Anti-social

68% of CEOs still aren’t on any social networks whatsoever

August 7, 2013
August 7, 2013

When Warren Buffett burst onto the Twitter scene back in May, the social-media world went berserk. In less than 30 minutes, Buffett amassed over 30,000 followers; and despite having tweeted only twice since, he already has more than half a million. But Buffett’s willingness to interact with social media is a far cry from the CEO norm.

Of the 500 leaders of the biggest companies in the US, only 28 have a Twitter account, and only 19 of them actually use it, according to a report released today by Domo and CEO.com. Yahoo’s Marissa Mayer, Buffett, and media mogul Rupert Murdoch are among the few who have chosen to engage. But luring 19 active users out of 500 CEOs puts the rate at under 4%.

And the social media shyness among CEOs isn’t restricted to Twitter. The report finds that 68% of them have no social media presence whatever—whether it be on Facebook, LinkedIn, Twitter, or Google Plus. For those who do use social media, Facebook engagement isn’t just low, it’s falling. Google Plus? Not even worth mentioning—a mere 1%, or five CEOs use it.

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(DOMO/CEO.com)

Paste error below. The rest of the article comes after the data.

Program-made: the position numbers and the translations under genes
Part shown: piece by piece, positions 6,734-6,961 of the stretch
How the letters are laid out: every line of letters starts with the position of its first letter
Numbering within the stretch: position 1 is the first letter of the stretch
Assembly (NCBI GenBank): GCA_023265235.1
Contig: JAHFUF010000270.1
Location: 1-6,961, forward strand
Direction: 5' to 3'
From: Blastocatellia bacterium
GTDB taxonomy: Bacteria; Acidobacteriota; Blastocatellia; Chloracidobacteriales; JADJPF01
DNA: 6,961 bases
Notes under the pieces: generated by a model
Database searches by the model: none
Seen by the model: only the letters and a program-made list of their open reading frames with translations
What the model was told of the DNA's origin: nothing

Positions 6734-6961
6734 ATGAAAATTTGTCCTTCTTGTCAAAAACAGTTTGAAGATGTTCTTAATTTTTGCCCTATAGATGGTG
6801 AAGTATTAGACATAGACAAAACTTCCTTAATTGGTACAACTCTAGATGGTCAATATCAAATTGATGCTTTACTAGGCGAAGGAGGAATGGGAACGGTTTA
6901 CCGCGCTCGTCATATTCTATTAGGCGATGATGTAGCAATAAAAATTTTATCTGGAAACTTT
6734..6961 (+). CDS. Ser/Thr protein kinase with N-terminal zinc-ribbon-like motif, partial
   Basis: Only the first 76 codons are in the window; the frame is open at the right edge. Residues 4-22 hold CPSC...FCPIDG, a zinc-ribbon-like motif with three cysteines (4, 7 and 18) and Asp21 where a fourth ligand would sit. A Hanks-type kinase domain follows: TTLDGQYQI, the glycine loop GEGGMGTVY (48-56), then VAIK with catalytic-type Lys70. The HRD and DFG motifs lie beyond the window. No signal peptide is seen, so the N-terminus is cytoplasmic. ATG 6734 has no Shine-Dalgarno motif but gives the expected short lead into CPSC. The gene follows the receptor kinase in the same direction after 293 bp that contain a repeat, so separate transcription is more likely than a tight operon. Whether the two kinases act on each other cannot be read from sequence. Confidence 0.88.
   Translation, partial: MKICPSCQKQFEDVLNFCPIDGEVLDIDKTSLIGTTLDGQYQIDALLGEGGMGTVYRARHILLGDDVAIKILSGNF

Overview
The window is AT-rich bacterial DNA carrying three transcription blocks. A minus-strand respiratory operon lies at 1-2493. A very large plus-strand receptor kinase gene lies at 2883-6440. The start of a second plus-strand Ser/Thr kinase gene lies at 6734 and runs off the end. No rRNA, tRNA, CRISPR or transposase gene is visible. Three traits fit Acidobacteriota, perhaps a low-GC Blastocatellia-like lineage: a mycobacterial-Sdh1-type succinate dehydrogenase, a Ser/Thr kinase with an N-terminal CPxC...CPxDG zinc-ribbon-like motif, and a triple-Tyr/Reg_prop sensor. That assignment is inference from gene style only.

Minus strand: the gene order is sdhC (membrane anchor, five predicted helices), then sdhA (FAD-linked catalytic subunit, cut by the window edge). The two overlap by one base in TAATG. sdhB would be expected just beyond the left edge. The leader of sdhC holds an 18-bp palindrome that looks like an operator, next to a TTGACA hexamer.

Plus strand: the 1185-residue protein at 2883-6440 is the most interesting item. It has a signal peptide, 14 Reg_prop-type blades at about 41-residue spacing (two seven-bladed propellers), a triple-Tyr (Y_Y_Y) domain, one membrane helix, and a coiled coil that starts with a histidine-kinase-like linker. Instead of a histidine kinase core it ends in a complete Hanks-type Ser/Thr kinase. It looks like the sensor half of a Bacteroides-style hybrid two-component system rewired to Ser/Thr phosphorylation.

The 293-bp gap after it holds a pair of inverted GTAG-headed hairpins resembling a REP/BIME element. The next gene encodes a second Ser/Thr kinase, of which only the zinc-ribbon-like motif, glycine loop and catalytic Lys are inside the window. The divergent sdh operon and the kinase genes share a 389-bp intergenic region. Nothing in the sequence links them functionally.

The only platform the big bosses seem comfortable using today is LinkedIn. The number of CEOs on the social network for professional contacts has climbed 25.9% since last year to 140, of the top 500 CEOs. “LinkedIn remains the one social media platform that is actually more popular with CEOs than the general public,” the study said. LinkedIn’s “influencer” program, which features writing by businesspeople, has likely had a large effect. CEOs are rushing to become part of LinkedIn’s “prestigious club of experts.”

Why more CEOs haven’t warmed up to social media is a bit of a mystery, considering the audience it can give them. Buffett’s meteoric rise on Twitter may be an outlier, but even without him, Fortune 500 CEOs gain followers almost 20 times faster than average users. And leaders like Marissa Mayer have successfully used the platform to communicate with the public. But whether its time-management, public-relations concerns, a fear of getting slapped by regulators for disclosing sensitive information (as Netflix CEO Reed Hastings did last year), or a general disinterest, most CEOs haven’t been tempted to tag along.

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